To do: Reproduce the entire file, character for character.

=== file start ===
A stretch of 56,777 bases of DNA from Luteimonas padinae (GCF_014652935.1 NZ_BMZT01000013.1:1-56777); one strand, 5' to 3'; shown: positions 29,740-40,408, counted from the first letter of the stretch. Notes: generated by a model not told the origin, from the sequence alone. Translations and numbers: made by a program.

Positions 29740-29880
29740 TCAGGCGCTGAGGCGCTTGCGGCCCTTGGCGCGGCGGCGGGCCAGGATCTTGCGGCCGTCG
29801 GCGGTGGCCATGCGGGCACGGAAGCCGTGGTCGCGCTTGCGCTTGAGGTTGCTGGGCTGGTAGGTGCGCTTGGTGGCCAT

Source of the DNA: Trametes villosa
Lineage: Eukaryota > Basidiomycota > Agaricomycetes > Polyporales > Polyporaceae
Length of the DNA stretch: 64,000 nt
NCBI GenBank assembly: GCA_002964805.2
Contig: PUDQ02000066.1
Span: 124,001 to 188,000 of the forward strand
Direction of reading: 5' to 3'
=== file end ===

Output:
A stretch of 56,777 bases of DNA from Luteimonas padinae (GCF_014652935.1 NZ_BMZT01000013.1:1-56777); one strand, 5' to 3'; shown: positions 29,740-40,408, counted from the first letter of the stretch. Notes: generated by a model not told the origin, from the sequence alone. Translations and numbers: made by a program.

Positions 29740-29880
29740 TCAGGCGCTGAGGCGCTTGCGGCCCTTGGCGCGGCGGCGGGCCAGGATCTTGCGGCCGTCG
29801 GCGGTGGCCATGCGGGCACGGAAGCCGTGGTCGCGCTTGCGCTTGAGGTTGCTGGGCTGGTAGGTGCGCTTGGTGGCCAT

Source of the DNA: Trametes villosa
Lineage: Eukaryota > Basidiomycota > Agaricomycetes > Polyporales > Polyporaceae
Length of the DNA stretch: 64,000 nt
NCBI GenBank assembly: GCA_002964805.2
Contig: PUDQ02000066.1
Span: 124,001 to 188,000 of the forward strand
Direction of reading: 5' to 3'